Tremorgenic mycotoxicosis in a dog
A 4-year-old, male castrated beagle was presented to the Emergency Service for presumptive ingestion of a tremorgenic toxin. On presentation he had a temperature of 107.7°F, heart rate of 240 bpm, and was panting heavily. He was laterally recumbent with violent generalized tremors mimicking possible seizure activity. Given the acute onset of symptoms and history of having access to a compost pile, tremorgenic mycotoxicosis was highly suspected. Mycotoxins are fungal metabolites that when ingested are capable of producing unfavorable outcomes. Effects produced by mycotoxins differ; this is profoundly dependent on the chemical structure of the toxin and degree of toxicity.1 Mycotoxins that induce muscle tremors, ataxia and convulsions are categorized as tremorgenic mycotoxins. There is no antidote for tremorgenic mycotoxicosis. Treatment for this emergency includes alleviating the symptoms of illness and allowing the dog’s system to recuperate. In this patient, three intravenous anticonvulsants, diazepam, phenobarbital, and levetiracetam as well as a centrally acting muscle relaxant, methocarbamol, were administered to control the dog’s muscle activity. This resulted in good outcome and allowed the dog to recover within 40 hours of being presented for the emergency. Prevention of tremorgenic mycotoxicosis is a matter of removing opportunity; this includes preventing accessibility to moldy foods, compost or nonspecific garbage.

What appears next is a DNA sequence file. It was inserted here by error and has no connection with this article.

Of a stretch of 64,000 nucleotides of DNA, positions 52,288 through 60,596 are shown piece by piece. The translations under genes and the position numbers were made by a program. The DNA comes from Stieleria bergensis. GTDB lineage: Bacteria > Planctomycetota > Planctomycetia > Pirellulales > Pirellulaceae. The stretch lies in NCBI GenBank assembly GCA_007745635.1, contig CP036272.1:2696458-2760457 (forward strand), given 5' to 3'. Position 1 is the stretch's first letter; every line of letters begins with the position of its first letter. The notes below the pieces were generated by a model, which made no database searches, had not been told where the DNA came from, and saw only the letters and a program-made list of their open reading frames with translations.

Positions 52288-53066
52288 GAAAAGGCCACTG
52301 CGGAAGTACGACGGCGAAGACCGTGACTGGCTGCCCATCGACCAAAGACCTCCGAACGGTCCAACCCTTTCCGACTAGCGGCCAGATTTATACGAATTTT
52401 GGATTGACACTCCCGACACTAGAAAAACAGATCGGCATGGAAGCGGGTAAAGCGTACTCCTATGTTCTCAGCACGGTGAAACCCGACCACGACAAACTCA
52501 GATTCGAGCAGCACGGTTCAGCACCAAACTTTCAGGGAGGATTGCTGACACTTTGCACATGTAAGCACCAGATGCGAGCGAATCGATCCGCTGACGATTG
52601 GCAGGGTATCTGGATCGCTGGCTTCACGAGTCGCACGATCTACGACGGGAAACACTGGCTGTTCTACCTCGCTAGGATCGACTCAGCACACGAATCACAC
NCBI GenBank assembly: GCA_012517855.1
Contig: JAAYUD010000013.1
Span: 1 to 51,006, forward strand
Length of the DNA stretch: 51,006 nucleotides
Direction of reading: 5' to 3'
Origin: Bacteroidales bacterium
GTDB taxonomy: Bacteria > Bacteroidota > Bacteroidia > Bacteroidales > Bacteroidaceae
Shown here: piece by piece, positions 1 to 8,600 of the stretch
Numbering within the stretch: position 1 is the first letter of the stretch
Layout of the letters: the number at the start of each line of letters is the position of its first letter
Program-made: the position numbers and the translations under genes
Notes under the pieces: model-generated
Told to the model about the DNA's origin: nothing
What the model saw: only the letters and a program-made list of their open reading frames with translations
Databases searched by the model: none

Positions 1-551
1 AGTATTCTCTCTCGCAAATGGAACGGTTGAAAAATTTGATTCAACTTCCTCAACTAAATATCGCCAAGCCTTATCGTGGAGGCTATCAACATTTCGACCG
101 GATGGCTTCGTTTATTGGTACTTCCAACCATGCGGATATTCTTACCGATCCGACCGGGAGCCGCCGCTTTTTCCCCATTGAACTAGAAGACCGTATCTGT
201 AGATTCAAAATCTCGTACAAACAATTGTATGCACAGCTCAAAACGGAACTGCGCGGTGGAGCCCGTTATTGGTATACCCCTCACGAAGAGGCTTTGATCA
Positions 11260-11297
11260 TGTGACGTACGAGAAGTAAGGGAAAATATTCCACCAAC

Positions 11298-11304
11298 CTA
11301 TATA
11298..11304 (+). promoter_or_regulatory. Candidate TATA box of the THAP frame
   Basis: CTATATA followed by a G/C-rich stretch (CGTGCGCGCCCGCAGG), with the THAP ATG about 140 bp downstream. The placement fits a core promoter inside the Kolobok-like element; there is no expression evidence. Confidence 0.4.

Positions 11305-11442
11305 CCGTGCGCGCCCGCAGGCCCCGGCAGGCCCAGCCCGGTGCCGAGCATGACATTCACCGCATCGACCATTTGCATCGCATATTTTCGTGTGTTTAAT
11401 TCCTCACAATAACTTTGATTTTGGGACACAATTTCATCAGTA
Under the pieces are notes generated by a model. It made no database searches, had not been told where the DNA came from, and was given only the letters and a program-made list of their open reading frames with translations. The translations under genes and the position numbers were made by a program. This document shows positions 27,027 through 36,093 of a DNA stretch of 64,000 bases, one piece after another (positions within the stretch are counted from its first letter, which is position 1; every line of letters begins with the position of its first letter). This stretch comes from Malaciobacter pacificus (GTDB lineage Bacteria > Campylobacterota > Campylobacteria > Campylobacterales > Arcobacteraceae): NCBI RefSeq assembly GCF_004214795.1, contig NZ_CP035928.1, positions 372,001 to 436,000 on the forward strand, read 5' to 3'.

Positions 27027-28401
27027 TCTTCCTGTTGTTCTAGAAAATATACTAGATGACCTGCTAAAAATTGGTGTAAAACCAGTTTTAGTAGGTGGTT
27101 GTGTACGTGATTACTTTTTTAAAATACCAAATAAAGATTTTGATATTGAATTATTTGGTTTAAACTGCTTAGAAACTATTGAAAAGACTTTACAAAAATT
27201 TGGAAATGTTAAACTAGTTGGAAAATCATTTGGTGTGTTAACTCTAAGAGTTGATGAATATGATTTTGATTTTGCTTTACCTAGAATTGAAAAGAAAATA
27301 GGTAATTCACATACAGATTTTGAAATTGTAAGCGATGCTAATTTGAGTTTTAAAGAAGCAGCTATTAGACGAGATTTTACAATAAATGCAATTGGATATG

Senior seminar paperSeminar SF610.1 2014
Dogs -- Diseases -- Case studies; Dogs -- Feeding and feeds -- Contamination -- Case studies; Dogs -- Toxicology -- Case studies